“This is a huge step forward,” said Kent McTaggart as he breezed past the immigration and customs lines at Owen Roberts International Airport and out into the warm Cayman evening Friday.
Mr. McTaggart and his family were among the first passengers to bypass the notoriously long wait lines at Grand Cayman’s airport after going through a new fast track customs and immigration process in Miami.
It took passengers less than five minutes from stepping off the plane in Cayman to hailing a cab outside the Arrivals Hall as the new system got off to a smooth start.
Dubbed “FastTrack Cayman” the pre-clearance program allows passengers on Cayman Airways flights from Miami to be vetted by Cayman border control officials in the U.S.
“This is a brand-new initiative, first in nation for both the U.S. and the Cayman Islands,” said Michael Ebanks, deputy chief officer for the Ministry of Immigration, who travelled to Miami, Friday to oversee day one of the new system.
Initially a pilot program involving CAL flights on Friday and Saturday afternoons, the fast track process could be expanded to include other airlines and other travel days.
Mr. Ebanks said it was an innovative way of easing the pressure on Cayman’s airport.
“We know the congestion is quite severe due to the ongoing renovations and this project is designed to help overcome some of those challenges.
“It only takes one or two planes to relieve that pressure point and make things easier for everyone coming through the airport, particularly on a Saturday afternoon.”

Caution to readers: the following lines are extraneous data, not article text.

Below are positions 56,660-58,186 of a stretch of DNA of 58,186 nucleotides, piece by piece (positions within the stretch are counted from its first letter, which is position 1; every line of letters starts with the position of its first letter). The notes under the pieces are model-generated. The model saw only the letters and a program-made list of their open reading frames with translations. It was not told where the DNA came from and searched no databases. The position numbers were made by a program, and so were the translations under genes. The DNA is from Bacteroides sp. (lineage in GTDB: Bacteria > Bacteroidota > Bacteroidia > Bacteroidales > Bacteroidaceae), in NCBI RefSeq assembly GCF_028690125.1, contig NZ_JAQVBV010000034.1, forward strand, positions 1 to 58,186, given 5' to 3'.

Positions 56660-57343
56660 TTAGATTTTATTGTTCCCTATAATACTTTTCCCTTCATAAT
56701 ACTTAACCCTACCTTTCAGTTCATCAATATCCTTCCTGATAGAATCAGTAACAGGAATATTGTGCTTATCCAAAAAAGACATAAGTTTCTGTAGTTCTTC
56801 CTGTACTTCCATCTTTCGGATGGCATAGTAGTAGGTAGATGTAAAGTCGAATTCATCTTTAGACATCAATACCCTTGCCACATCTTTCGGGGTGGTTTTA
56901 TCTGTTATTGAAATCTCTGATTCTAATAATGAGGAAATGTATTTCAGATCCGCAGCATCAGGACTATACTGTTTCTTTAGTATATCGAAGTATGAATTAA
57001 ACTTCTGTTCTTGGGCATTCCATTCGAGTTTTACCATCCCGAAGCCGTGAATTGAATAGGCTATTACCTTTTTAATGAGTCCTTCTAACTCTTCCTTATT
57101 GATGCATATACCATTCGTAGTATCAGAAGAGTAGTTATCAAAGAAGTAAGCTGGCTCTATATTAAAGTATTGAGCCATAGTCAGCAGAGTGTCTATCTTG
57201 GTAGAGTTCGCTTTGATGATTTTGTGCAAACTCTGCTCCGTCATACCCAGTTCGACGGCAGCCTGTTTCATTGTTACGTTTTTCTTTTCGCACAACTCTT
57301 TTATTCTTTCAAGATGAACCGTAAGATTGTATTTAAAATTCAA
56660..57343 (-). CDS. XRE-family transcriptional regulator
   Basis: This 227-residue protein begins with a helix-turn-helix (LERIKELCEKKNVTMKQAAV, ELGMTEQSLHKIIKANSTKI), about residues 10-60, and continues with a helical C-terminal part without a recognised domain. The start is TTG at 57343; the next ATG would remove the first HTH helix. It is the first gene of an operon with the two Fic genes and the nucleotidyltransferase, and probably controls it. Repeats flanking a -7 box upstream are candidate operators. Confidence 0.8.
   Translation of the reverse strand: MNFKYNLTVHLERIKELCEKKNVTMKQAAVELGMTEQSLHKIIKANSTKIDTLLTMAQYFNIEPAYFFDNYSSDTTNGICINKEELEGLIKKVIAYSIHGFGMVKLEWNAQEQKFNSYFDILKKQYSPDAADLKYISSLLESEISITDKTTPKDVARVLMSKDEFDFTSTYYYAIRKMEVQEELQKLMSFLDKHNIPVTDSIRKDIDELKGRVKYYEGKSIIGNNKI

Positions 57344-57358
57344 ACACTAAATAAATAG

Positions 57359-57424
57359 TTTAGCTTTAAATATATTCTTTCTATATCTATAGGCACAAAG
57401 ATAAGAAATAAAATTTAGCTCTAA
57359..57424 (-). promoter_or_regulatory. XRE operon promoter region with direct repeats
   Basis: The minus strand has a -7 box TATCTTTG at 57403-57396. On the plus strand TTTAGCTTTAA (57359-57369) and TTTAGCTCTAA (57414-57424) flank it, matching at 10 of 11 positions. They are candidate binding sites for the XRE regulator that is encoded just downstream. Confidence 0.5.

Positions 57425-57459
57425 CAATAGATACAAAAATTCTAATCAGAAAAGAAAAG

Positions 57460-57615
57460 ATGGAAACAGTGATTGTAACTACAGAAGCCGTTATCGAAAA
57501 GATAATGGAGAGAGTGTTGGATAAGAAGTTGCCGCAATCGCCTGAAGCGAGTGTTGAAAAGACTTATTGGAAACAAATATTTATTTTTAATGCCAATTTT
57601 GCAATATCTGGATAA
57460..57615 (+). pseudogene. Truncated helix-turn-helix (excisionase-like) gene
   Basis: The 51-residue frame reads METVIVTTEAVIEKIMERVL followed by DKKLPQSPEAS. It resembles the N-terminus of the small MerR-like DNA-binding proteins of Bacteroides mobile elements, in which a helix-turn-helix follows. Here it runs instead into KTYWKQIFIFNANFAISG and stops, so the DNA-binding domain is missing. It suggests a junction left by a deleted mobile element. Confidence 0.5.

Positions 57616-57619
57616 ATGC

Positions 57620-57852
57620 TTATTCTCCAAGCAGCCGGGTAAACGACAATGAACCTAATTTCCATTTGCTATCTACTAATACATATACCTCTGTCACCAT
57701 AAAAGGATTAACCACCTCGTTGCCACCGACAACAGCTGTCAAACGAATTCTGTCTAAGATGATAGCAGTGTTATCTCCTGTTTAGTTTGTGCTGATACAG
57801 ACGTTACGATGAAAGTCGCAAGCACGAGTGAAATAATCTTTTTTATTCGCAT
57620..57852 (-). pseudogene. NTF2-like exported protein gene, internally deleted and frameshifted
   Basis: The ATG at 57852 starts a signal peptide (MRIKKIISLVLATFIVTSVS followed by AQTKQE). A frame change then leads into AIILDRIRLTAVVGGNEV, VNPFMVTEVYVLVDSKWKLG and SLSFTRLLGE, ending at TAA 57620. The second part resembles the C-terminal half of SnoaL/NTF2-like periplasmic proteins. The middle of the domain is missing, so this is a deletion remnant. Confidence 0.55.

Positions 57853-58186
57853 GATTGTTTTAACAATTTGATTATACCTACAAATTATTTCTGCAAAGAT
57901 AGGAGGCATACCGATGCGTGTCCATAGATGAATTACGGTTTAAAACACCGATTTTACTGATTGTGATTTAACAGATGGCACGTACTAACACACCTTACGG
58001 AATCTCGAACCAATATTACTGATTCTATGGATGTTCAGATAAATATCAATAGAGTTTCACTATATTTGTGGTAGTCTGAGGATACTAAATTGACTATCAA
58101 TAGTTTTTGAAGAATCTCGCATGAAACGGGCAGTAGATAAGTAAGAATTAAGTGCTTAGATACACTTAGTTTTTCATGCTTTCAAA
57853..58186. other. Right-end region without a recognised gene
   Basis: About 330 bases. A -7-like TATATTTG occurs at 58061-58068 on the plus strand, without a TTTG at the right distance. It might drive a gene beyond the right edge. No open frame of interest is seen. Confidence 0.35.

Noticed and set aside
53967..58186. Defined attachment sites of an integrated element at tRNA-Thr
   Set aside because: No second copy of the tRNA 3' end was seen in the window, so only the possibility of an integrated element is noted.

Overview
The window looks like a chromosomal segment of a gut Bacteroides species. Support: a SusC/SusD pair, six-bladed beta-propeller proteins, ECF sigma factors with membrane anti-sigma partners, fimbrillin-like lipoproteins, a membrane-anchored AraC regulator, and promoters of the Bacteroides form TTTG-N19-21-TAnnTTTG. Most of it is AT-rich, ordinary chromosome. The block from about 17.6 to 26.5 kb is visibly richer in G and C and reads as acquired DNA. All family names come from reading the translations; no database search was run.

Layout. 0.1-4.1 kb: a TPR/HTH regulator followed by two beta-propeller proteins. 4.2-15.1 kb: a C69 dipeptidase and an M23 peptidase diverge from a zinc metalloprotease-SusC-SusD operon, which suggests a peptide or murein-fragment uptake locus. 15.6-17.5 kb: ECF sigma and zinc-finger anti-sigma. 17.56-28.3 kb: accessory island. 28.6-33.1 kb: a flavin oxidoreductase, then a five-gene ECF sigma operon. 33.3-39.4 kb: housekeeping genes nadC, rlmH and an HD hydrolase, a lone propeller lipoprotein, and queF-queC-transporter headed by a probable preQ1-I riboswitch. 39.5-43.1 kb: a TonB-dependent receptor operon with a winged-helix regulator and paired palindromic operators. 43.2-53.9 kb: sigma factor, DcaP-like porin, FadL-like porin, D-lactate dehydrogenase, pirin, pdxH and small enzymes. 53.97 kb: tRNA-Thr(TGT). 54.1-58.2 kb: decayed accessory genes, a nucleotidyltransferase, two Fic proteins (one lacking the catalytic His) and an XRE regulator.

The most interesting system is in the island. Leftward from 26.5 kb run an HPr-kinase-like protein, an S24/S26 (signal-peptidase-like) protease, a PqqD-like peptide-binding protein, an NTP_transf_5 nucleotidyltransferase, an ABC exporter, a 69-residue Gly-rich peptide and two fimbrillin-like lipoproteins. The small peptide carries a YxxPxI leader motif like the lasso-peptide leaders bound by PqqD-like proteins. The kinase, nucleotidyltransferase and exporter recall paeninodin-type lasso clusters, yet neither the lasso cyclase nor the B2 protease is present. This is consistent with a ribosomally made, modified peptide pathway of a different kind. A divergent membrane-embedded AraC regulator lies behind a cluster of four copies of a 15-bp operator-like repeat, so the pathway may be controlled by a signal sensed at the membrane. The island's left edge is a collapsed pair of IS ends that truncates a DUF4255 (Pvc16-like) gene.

He said the vetting process was still the same, it just happens in Miami rather than in Cayman.
“We’re just making use of that time lag when you’ve cleared security and you’re waiting for your flight.”
Mike Balero, of the U.S. Customs and Border Protection Agency, said this was the first time customs and immigration officers from a foreign government had been authorized to process passengers on U.S. soil.
He said, “We’ve established a partnership where we look at ways of working together and right now we are supporting the Cayman government with this process.”
Mr. Balero added that U.S. agencies would also share expertise and resources with their Cayman counterparts.
On Friday, passengers were greeted by customs officers at the check-in desk in Miami, where they filled out customs declaration forms and went through an initial check.
Immigration officers were at the gate to process immigration cards and passengers were able to bypass the lines and go straight to baggage claim on their return to Cayman. Baggage checks, where required, still occur in Cayman and all duty fees are still paid in Cayman. The vast majority of passengers on Friday’s inaugural flight were processed at ORIA within a few minutes.
Tourism counselor David Wight, one of the first passengers to use the new system, said it could only be good for the tourism industry.
He said: “This will make travelling much less time consuming and more comfortable for everyone. For tourists, they will be able to get to the beach quicker instead of waiting in lines at the airport.”
Greg Chin, communications director for Miami Dade Aviation Department, said the fast track concept had come about through Cayman’s initiative. He said no other country had asked for a similar service but the U.S. would be open to discussing it if the Cayman pilot project proved successful.
Passengers using the system for the first time gave generally positive feedback on the experience.
Rose Gadsby, an off duty flight attendant on a shopping trip to Miami, said it was refreshing not to have to worry about lines at Grand Cayman. But she said she hoped the new system would be just as thorough in ensuring duties were paid and the proper security checks were done.
Mr. McTaggart said he was unaware the new system was launching until he got to Miami for his return flight Friday.
“It was fantastic,” he said. “It is like going back 30 years when it was like this all the time. Hopefully they can get other airlines on board and roll this out for every flight coming from the U.S.”